When deciding whether to apply for a conventional loan, you may have some critical questions. Here, we answer some of the top inquiries our team members receive about these loans and the process of acquiring them:
Do You Have to Put 20% Down on a Conventional Loan?
While putting 20% down on a conventional loan will help you have lower costs overall, you are not required to pay this much. You can put down a payment as low as 3%. Keep in mind that if you put down less than 20%, you will be required to pay for private mortgage insurance until you reach that amount in home equity.
Is It Better to Have a Conventional Loan or FHA Loan?
Whether you should apply for a conventional or FHA loan depends on your unique financial situation. Taking out a conventional loan may be more cost-efficient if you have a steady income, high credit score, and low DTI. Conversely, an FHA loan may be more suitable if your credit score is lower than 620 or your DTI exceeds 45%. There are several pros and cons for a conventional loan and FHA loan alike, so focus on picking one that works for you.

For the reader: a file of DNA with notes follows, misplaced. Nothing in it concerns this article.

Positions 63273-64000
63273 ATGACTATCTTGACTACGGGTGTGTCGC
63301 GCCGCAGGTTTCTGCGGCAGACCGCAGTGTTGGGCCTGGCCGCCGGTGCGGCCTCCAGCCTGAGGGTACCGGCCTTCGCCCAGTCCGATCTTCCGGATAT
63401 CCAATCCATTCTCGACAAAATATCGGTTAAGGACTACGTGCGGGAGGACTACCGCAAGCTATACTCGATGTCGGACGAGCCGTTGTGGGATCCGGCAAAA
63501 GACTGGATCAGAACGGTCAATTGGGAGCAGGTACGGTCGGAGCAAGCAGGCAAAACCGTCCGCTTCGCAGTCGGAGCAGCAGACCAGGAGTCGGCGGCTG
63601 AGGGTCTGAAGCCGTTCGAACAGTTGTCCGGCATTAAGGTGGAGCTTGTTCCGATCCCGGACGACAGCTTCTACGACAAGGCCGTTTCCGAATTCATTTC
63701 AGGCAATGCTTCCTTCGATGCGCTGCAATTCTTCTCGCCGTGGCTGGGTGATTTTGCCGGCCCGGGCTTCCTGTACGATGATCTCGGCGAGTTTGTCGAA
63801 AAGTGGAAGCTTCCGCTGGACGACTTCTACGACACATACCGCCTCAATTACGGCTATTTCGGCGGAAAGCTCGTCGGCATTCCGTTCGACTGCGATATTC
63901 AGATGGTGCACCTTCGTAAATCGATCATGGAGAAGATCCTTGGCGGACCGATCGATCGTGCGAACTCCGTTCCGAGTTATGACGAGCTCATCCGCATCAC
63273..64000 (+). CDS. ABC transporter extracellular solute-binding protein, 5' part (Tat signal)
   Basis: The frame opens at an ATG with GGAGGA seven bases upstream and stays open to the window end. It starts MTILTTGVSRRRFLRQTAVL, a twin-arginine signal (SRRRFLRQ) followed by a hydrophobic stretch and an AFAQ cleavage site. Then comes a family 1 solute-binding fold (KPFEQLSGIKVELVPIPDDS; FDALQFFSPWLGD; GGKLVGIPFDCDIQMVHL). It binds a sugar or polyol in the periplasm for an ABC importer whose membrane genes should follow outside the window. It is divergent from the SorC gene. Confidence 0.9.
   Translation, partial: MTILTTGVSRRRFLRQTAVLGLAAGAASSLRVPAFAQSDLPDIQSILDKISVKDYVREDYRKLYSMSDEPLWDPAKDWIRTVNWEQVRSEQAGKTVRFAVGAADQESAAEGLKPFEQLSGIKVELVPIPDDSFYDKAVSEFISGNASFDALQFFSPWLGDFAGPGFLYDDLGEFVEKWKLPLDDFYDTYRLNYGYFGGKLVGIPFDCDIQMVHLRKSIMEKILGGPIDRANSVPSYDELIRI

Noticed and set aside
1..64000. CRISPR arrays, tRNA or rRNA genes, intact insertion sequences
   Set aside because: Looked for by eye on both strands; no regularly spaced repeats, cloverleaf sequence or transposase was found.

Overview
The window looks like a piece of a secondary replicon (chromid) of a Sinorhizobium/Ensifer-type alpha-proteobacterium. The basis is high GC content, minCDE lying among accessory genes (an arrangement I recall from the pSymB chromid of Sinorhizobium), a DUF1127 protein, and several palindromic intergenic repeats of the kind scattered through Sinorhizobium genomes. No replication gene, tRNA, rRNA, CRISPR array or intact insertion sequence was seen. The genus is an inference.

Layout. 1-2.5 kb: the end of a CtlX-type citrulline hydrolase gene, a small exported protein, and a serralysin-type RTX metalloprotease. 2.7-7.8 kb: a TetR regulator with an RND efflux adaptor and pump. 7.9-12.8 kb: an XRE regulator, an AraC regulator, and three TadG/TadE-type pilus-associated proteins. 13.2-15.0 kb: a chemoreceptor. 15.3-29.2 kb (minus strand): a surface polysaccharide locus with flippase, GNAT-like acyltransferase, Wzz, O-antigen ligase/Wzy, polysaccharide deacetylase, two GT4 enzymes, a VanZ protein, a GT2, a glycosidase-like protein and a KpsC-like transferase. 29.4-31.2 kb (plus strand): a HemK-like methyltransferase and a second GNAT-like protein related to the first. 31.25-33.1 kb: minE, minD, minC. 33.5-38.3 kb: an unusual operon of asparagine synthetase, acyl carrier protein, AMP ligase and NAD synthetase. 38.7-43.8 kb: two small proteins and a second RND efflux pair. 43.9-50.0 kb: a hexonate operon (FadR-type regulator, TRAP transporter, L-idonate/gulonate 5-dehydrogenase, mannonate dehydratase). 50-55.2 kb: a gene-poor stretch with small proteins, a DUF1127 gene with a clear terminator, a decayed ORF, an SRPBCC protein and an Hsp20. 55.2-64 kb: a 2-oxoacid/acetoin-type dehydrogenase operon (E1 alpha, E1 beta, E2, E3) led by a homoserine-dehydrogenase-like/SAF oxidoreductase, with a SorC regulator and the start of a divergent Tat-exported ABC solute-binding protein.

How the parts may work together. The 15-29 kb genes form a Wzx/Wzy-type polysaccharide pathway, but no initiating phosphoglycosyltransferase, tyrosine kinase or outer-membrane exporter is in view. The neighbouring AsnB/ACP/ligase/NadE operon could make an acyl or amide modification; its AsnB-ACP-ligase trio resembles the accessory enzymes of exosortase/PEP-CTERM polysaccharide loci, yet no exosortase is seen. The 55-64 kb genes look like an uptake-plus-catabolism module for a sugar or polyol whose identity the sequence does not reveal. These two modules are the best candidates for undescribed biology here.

Is It Hard to Get a Conventional Loan?
The process of obtaining a conventional loan is simple, which explains why it is the most common option. Any difficulty you may experience is due to this loan’s stricter requirements.
How We Can Help
The advisors at Fort Pitt Capital Group are available to provide advice and support for all aspects of your financial life. We can talk through loan recommendations using the lens of your exact situation. Plus, through our bank partners, like Focus Treasury & Credit Solutions, we can oﬀer mortgage and lending solutions for your home or business needs.
Do you need assistance working toward these goals? Fort Pitt Capital Group can provide the financial advising services you require. Contact us to speak with an advisor and discuss your financial future.
About the Author:
Skylar Riddle, CFP®
Fort Pitt Capital Group, LLC
680 Andersen Drive, Pittsburgh, PA 15220
(412) 921-1822 | email@example.com